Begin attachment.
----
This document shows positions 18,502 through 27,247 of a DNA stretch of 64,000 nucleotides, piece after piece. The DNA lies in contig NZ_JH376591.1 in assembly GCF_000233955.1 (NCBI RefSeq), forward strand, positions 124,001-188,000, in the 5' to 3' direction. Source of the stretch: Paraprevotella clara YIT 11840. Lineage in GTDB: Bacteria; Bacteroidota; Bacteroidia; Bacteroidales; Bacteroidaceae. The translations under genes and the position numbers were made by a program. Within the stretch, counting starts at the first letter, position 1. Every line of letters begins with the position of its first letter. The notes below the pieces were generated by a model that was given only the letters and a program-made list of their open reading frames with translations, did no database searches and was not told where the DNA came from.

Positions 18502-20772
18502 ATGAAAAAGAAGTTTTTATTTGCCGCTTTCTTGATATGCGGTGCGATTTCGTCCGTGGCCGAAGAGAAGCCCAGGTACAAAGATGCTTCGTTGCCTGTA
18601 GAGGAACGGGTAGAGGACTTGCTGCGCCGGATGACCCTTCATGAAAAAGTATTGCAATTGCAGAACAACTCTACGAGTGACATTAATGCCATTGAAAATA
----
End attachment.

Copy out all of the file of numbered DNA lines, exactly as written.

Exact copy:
This document shows positions 18,502 through 27,247 of a DNA stretch of 64,000 nucleotides, piece after piece. The DNA lies in contig NZ_JH376591.1 in assembly GCF_000233955.1 (NCBI RefSeq), forward strand, positions 124,001-188,000, in the 5' to 3' direction. Source of the stretch: Paraprevotella clara YIT 11840. Lineage in GTDB: Bacteria; Bacteroidota; Bacteroidia; Bacteroidales; Bacteroidaceae. The translations under genes and the position numbers were made by a program. Within the stretch, counting starts at the first letter, position 1. Every line of letters begins with the position of its first letter. The notes below the pieces were generated by a model that was given only the letters and a program-made list of their open reading frames with translations, did no database searches and was not told where the DNA came from.

Positions 18502-20772
18502 ATGAAAAAGAAGTTTTTATTTGCCGCTTTCTTGATATGCGGTGCGATTTCGTCCGTGGCCGAAGAGAAGCCCAGGTACAAAGATGCTTCGTTGCCTGTA
18601 GAGGAACGGGTAGAGGACTTGCTGCGCCGGATGACCCTTCATGAAAAAGTATTGCAATTGCAGAACAACTCTACGAGTGACATTAATGCCATTGAAAATA